A healthy diet is an important part of a healthy lifestyle at any time, but is especially vital if you're pregnant or planning a pregnancy. Eating healthily during pregnancy will help your baby to develop and grow, and will keep you fit and well.
You don't need to go on a special diet, but it's important to eat a variety of different foods every day to get the right balance of nutrients that you and your baby need.
It is best to get vitamins and minerals from the foods you eat, but when you're pregnant you need to take some supplements as well to make sure you get everything you need. You can find out more about vitamins and supplements in pregnancy.
You will probably find that you are more hungry than usual, but you don't need to 'eat for two' - even if you are expecting twins or triplets.
Have a healthy breakfast every day because this can help you to avoid snacking on foods that are high in fat and sugar.
Eating healthily often means just changing the amounts of different foods you eat so that your diet is varied, rather than cutting out all your favourites. You will need to be careful with your diet if you develop gestational diabetes - your doctor or midwife will advise you.
Fruit and vegetables in pregnancy:
Eat plenty of fruit and vegetables because these provide vitamins and minerals, as well as fibre, which help digestion and prevent constipation.
Eat at least five portions of fruit and vegetables a day - these can be fresh, frozen, canned, dried or juiced. Always wash them carefully.
Cook vegetables lightly in a little water, or eat them raw but well washed to get the benefit of the nutrients they contain.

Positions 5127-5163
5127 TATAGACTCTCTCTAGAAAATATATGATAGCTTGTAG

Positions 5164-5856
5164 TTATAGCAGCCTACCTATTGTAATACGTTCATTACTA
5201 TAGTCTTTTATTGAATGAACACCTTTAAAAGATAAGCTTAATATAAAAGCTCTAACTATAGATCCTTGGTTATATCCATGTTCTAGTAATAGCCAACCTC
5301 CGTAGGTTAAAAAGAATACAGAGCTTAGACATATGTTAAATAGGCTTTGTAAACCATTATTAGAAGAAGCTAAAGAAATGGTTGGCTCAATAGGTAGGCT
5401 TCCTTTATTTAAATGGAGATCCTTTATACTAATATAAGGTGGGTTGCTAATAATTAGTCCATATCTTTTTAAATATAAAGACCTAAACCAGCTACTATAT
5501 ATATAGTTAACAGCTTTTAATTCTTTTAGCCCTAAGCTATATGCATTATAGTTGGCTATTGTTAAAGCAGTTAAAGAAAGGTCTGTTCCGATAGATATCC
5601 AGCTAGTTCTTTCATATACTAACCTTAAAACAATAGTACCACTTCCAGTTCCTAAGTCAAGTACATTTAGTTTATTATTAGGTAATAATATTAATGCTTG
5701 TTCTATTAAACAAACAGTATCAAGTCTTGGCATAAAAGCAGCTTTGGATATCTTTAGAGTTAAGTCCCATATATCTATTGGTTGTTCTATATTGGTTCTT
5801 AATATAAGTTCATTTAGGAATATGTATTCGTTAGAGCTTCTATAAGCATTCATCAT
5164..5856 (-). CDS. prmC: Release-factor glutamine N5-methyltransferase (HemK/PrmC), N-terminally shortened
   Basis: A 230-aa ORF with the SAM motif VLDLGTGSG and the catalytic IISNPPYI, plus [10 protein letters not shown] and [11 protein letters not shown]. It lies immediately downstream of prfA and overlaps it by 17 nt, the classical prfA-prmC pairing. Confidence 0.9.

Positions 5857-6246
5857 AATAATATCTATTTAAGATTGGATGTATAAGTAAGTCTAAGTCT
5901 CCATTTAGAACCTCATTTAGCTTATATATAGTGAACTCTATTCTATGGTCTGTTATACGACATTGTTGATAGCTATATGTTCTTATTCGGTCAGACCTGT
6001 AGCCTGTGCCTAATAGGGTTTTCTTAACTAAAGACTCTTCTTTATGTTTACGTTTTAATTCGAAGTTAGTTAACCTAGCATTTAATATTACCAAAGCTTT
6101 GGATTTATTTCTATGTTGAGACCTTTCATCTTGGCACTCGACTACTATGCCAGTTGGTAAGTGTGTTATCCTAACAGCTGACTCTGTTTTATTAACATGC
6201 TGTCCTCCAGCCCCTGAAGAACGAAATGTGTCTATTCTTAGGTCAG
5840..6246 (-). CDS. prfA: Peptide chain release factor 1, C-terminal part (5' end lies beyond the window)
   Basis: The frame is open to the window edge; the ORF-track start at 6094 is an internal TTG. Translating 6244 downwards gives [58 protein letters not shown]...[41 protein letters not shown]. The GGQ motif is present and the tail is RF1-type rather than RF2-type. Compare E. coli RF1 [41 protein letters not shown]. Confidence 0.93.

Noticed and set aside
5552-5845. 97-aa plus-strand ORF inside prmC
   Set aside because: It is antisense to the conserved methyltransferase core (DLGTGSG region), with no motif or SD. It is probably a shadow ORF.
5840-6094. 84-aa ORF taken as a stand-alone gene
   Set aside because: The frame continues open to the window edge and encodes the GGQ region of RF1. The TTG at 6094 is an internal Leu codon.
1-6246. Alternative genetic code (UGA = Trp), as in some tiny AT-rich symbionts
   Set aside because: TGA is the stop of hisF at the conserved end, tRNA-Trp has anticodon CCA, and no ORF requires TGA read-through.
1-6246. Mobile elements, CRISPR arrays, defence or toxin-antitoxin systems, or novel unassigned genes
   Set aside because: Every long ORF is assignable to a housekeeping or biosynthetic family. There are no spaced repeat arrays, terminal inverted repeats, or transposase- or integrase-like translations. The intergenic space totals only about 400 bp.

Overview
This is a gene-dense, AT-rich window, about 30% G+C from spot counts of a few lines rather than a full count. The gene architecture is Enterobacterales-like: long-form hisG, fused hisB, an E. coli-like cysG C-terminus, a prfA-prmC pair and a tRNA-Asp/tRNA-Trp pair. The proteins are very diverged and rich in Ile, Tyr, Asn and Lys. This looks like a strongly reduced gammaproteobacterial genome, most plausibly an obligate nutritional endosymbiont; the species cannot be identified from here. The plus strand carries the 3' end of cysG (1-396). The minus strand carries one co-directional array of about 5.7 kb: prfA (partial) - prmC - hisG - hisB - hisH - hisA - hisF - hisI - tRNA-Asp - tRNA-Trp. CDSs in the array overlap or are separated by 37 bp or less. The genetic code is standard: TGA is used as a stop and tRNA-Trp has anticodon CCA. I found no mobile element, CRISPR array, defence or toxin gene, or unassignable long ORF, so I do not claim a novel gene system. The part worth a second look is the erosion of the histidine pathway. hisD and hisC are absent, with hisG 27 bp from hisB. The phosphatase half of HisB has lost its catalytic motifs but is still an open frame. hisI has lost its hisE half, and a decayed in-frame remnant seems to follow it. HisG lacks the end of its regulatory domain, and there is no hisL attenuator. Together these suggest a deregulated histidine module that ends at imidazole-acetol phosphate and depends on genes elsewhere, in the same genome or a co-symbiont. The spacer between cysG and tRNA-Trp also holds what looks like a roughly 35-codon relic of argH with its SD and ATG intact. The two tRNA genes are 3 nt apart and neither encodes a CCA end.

Starchy foods (carbohydrates) in pregnancy:
Starchy foods are an important source of vitamins and fibre, and are satisfying without containing too many calories. They include bread, potatoes, breakfast cereals, rice, pasta, noodles, maize, millet, oats, sweet potatoes, yams, and cornmeal.
These foods should be the main part of every meal. Eat whole meal instead of processed (white) varieties when you can.
Protein in pregnancy:
Sources of protein include:
l meat (but avoid liver)
Eat some protein every day. Choose lean meat, remove the skin from poultry, and cook it using only a little fat.
Make sure eggs, poultry, burgers, sausages and whole cuts of meat such as lamb, beef and pork are cooked all the way through. Check that there is no pink meat, and that juices have no pink or red in them.
Try to eat two portions of fish a week, one of which should be oily fish such as salmon, sardines or mackerel.
Dairy in pregnancy:
Dairy foods such as milk, cheese, fromage frais and yoghurt are important in pregnancy because they contain calcium and other nutrients that your baby needs.
Choose low-fat varieties wherever possible. For example, semi-skimmed or skimmed milk, low-fat yoghurt and half-fat hard cheese. Aim for two to three portions a day.
Foods that are high in sugar, fat or both:
l all spreading fats (such as butter)
l salad dressings
l ice cream
l fizzy drinks
You should eat only a small amount of these foods. Sugary foods and sugary drinks contain calories without providing any other nutrients, and can contribute to weight gain, obesity and tooth decay.
Fat is very high in calories, and eating too many fatty foods is likely to make you put on weight. Having too much saturated fat can increase the amount of cholesterol in the blood, which increases the chance of developing heart disease. Try to cut down on saturated fat, and have foods rich in unsaturated fat instead. Find out about saturated and unsaturated fat.